Dear Members and Friends:
This is the holiday issue, which means that we hope you are reading this from your living room–hot cup of cider in hand–or while you’re killing time waiting in line at the mall.
Who has been a Game Changer for Denver’s Kids in 2014?
As we reflect on the past year, we want to applaud the individuals who have gone beyond the call of duty in supporting Denver’s kids. We are currently collecting nominations for our 3rd annual Game Changer Awards.
So where did you go to high school?
Want to know if the high school you send your kids to/might send your kids to/would send your kids to if you had kids, is better than that high school that gets all the attention? We have some numbers for you to chew on that aren’t TCAP or ACT scores.
We released a report called Missing the Bus a couple of weeks ago, which has everything you ever wanted to know about how Colorado high schools are doing at sending kids to the nation’s 169 best colleges. Why should you care what percent of kids Alpha High sends compared to Beta High? Because, regardless of whether Alpha High has 70 AP classes and Beta High has 3, you want your kid (or your theoretical kid) going to the school with the best outcomes. And for high school, one of the most important indicators of success is where their graduates go to college. If you want to know why its important where your child goes to college, just look at postsecondary graduation rates, particularly for low-income students which are 89%, 50% and 13% at selective 4-year colleges, less selective 4-year colleges, andcommunity colleges, respectively.
Ahem, could we get some decent public transportation please?
The Center on Reinventing Public Education (CRPE) has released an eight-city study where they interviewed parents and schools about how the school choice/open enrollment thing was going. Thecities studied were DC, New Orleans, Baltimore, Cleveland, Detroit, Indy, Philly and Denver. And guess what? Denver families have the most positive attitudes of any of these cities about how school choice is going. They trust that DPS has it together and is making changes for the better. But there is something that surprised us. Lots of Denver parents think the system is fair, but not “fair.” That is, the little black box that sorts everyone into the schools they choose isn’t corrupt, but lots of good schools are full and/or are very far away from the families that need them. And that just isn’t fair to children. We couldn’t have said it better.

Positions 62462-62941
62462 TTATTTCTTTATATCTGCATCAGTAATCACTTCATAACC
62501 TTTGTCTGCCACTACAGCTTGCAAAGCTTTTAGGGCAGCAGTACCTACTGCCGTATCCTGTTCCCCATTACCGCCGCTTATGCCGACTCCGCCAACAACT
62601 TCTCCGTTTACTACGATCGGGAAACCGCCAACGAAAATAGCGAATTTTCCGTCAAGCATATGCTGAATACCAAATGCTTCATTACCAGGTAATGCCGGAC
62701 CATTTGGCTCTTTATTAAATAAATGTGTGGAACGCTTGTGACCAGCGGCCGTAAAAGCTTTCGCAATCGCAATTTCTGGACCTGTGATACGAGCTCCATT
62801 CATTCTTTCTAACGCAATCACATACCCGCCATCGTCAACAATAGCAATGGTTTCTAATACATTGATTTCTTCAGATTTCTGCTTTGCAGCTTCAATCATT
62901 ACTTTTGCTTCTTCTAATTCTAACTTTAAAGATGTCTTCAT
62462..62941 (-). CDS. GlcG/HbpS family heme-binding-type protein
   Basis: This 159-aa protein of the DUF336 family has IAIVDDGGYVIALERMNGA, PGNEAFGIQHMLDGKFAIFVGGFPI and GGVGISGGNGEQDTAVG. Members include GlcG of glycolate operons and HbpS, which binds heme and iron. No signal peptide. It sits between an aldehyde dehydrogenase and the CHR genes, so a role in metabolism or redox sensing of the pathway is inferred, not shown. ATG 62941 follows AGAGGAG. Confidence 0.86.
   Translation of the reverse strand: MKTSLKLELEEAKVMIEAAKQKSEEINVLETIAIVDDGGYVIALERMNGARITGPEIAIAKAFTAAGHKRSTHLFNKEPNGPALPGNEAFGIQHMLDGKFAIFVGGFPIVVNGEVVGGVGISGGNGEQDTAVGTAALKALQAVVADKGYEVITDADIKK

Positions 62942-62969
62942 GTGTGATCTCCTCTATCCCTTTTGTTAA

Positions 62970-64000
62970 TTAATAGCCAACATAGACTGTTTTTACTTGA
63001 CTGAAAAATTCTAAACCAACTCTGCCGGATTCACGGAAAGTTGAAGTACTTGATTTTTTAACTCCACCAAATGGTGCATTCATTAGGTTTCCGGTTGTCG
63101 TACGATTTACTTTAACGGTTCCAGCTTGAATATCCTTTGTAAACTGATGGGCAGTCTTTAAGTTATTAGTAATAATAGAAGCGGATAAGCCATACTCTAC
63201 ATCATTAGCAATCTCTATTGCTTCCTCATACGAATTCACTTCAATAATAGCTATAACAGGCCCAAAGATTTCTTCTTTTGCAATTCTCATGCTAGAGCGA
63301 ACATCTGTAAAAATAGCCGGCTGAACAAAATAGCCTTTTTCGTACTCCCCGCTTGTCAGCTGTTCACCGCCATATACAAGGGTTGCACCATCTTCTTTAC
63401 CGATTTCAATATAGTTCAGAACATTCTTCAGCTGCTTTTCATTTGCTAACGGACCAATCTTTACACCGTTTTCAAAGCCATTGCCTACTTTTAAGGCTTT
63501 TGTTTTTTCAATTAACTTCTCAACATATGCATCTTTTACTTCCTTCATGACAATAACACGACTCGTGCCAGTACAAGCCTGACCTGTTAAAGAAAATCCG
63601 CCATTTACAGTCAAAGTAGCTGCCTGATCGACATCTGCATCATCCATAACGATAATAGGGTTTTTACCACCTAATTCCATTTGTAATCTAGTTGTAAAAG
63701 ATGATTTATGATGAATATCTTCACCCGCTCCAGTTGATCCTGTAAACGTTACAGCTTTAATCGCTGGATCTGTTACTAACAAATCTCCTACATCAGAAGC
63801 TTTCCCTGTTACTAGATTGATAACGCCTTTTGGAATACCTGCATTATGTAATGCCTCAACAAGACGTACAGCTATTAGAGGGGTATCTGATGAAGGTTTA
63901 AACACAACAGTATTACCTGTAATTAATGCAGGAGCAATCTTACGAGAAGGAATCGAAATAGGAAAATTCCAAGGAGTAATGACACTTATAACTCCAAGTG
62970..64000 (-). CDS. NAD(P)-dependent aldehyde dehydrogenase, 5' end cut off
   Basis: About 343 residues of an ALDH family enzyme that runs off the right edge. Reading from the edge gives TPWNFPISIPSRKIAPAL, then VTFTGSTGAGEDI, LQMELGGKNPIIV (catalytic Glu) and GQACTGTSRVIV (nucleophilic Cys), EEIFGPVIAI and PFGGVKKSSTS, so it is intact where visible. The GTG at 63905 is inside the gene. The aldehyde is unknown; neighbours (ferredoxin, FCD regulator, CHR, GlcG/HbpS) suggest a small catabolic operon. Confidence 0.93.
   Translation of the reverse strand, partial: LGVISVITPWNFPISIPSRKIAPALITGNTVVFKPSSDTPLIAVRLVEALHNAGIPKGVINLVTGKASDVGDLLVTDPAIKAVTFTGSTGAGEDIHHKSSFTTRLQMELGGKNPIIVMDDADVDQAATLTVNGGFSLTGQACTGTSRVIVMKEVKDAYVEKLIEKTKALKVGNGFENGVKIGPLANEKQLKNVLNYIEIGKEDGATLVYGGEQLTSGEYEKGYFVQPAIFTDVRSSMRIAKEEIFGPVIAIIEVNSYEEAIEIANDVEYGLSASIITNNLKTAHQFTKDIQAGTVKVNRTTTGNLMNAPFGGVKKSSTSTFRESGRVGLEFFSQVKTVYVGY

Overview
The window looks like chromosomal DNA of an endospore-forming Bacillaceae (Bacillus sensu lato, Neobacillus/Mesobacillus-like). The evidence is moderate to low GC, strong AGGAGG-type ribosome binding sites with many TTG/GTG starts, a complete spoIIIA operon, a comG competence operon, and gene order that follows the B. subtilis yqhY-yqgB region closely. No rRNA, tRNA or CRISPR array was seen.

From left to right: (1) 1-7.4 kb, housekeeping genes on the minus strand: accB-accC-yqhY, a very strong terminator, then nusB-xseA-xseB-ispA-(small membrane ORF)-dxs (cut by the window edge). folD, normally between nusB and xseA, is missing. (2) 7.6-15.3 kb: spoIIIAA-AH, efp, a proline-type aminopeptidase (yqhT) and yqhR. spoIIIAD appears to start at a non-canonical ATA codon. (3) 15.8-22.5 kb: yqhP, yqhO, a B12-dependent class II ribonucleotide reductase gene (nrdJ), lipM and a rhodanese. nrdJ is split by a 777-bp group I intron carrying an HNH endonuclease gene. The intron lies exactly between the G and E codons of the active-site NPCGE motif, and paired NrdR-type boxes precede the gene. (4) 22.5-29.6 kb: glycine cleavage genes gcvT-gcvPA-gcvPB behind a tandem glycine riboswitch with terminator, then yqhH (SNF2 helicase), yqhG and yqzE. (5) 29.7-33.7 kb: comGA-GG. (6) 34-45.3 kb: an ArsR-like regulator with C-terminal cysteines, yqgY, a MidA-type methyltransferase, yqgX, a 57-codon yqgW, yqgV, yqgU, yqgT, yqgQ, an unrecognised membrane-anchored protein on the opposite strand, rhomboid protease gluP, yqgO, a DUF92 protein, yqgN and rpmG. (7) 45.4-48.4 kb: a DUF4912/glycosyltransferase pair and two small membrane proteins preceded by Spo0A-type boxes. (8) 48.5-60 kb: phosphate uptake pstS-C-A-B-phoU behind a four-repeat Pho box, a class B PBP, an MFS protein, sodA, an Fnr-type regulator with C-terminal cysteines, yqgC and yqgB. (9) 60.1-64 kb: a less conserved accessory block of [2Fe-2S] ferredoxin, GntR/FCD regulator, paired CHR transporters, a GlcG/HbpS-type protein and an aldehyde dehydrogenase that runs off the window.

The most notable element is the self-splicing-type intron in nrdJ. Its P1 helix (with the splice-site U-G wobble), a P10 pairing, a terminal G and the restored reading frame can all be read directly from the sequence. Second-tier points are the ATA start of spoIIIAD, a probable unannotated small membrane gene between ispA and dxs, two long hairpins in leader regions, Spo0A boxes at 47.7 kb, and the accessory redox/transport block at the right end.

This January, along with CRPE, and with lots of help from DPS, we will be issuing a much more detailed analysis of SchoolChoice in Denver.
Recalibrating the School Performance Framework
One of the findings of the parent interviews conducted by CRPE is that Denver parents understand and use the color scheme; blue and green schools are good and the other colors are not as good. But recently, A+ and a coalition of education organizations raised questions about whether or not some green schools are leaving too many students behind. In other words, fewer than half of students are reading or doing math at grade level in some green schools. We’re not sure this is giving parents an accurate picture and believe it may be time to recalibrate the accountability tool.
This week, the Denver School Board responded with a letter stating that they are thinking holistically about their accountability systems. Specifically, it is trying to determine how to best “balance current achievement with improvement (growth)” while making sure the systems are clear to users. Other recent adjustments to the accountability tools are pointed out in the letter as well. DPS has, for example, made recent changes to show “performance gaps between groups of students in our schools [and]… how different groups of students perform against their peers district-wide.” The district has also changed “what it takes to earn a high school diploma.” A+ applauds these efforts and looks forward to further refinement of the SPF tool.
Arts in the District
A Note on Race and Testing
A+ Denver Team is Growing